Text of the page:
KLO members to finally receive compensation, but not much

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KLO members to finally receive compensation, but not much

These Korea Liaison Office operatives were photographed dressed as Chinese soldiers before an infiltration mission during the Korean War (1950-53). [NATIONAL ARCHIVES]

These Korea Liaison Office operatives were photographed dressed as Chinese soldiers before an infiltration mission during the Korean War (1950-53). [NATIONAL ARCHIVES]

 
Members of the Korea Liaison Office (KLO) will finally receive compensation for their service during the Korean War (1950-53) under a new law, according to the Defense Ministry on Tuesday.
 
The KLO conducted guerilla warfare and espionage operations under the United Nations Command during the Korean War. 
 
Titled the Act to Compensate Irregular Servicemen During the Korean War, the law would remunerate irregular servicemen who were active in enemy territory from Aug. 15, 1948 –– the date when the Republic of Korea, or South Korea, was founded and the division of the Korean Peninsula was sealed –– to the end of the Korean War on July 7, 1953.
 
According to the Defense Ministry, surviving KLO members and their families number approximately 4,800 in total. Each individual will receive 10 million won ($8,900).
 
The KLO unit, also known as Unit 8240, was under the authority of the Supreme Commander for the Allied Powers (SCAP) in Tokyo and was responsible for infiltrating North Korean-controlled territory to collect information, conduct sabotage and carry out assassinations.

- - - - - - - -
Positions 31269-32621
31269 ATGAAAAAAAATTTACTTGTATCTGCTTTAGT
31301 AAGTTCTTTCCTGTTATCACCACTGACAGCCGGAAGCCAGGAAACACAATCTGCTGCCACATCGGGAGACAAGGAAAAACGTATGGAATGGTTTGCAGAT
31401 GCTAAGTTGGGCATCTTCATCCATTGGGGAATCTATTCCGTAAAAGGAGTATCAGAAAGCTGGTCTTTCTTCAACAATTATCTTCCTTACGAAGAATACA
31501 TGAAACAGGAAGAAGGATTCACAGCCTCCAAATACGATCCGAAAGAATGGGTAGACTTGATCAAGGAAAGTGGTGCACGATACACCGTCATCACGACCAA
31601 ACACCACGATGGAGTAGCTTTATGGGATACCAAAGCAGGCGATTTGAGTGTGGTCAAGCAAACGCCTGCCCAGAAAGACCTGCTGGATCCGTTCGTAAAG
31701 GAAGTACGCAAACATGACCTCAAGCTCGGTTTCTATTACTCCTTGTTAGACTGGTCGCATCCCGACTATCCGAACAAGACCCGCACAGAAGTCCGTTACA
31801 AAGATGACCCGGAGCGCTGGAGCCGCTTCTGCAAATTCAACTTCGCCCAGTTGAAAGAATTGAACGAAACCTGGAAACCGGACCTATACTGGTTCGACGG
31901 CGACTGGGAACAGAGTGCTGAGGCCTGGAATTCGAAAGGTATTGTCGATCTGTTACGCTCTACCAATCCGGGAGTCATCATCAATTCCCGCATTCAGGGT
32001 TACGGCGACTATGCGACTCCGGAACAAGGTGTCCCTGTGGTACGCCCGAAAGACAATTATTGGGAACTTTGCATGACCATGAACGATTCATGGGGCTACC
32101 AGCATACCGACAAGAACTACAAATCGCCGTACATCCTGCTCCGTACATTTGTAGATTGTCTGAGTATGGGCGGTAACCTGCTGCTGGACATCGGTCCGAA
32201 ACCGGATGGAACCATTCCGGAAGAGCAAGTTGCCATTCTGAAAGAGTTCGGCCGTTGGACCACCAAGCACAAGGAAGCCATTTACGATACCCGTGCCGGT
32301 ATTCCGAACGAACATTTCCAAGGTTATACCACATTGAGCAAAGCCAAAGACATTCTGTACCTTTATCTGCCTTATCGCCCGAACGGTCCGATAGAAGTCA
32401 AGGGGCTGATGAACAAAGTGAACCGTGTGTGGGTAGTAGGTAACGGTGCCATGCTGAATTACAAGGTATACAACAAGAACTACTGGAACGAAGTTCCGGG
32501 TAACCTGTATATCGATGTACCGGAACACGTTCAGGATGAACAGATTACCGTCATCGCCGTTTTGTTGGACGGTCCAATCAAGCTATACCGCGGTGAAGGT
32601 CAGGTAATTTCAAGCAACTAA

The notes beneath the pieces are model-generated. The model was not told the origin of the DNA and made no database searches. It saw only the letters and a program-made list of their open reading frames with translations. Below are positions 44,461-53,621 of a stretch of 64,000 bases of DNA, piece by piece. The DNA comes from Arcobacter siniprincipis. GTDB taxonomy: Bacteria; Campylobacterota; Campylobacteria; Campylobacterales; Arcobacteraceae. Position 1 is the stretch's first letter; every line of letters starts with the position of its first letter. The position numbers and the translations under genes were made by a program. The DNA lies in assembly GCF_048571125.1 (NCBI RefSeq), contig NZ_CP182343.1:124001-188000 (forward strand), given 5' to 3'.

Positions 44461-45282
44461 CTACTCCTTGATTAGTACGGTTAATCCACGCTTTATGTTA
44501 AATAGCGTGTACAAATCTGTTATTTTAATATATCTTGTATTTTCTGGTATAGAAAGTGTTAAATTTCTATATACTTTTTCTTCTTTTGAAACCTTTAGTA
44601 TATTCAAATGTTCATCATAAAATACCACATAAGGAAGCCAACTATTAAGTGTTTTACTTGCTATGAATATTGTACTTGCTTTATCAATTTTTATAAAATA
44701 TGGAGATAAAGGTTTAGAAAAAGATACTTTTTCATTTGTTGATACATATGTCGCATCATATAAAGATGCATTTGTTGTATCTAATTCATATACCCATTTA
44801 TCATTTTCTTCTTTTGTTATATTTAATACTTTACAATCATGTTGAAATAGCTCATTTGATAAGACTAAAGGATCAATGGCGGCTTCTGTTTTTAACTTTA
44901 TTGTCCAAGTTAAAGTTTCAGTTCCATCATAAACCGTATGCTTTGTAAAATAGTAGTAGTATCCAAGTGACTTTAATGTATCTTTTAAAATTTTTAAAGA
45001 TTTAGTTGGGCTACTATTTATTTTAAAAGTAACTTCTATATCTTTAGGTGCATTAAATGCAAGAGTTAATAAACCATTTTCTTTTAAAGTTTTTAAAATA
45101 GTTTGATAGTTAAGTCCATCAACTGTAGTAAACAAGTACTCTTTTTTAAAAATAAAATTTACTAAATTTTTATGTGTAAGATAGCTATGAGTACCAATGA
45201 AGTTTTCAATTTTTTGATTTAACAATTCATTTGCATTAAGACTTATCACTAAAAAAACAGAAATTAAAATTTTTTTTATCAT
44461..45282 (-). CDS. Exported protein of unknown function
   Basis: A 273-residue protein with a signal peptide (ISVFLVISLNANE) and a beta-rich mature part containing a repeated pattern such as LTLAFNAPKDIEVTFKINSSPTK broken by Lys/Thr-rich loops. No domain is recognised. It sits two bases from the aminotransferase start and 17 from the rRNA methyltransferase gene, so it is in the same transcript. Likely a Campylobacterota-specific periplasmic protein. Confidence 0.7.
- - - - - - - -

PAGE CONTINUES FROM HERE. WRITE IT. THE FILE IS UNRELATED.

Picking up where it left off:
Most notably, the unit retook and lit the lighthouse on Palmi Island near Incheon, hours ahead of the successful amphibious United Nations landing in September 1950 which forced the North Koreans to retreat from South Korean territory.
 
Due to the secretive nature of its mission, much about the KLO remains shrouded in mystery. However, the high-risk nature of its operations resulted in approximately four out of five of its operatives being killed in action.
 
The KLO was also unusual at the time because it recruited women, who were thought to draw less attention for their activities. Some 20 percent of the unit was comprised of female operatives.
 
Surviving KLO members and their families will be able to register for benefits under the law beginning on Oct. 13, when the law takes effect. Applications will be accepted for two years.
 
The new law comes 21 years after the unit’s sacrifices and contribution to the war effort was brought to public attention by National Assembly Rep. Kim Sang-ho in 2000.
 
However, critics say the measure is insufficient considering the sacrifices of the unit’s members.
 
KLO operatives will not be granted recognition as persons of national merit, which is customarily granted to individuals who fought in the war or died in battle, because they were not classified as Korean servicemen.
 
Surviving KLO members have long argued that they, too, deserve to be recipients of national merit.
 
Kim Sang-gi, chairman of the KLO veterans’ association, said, “All these years, the government has insisted that it could not compensate our service because we were part of the United Nations Command. Who do you think would accept such a small amount of money?”
 
Kim also pointed out that living KLO members who were involved in infiltration operations now number only about 100 individuals, over 80 years old.
 
“All we want is for the country to recognize that it made a mistake [in excluding us] and for it to treat us with the respect we deserve for the little time we have left,” Kim said.
 
BY PARK YONG-HAN, MICHAEL LEE   [lee.junhyuk@joongang.co.kr]
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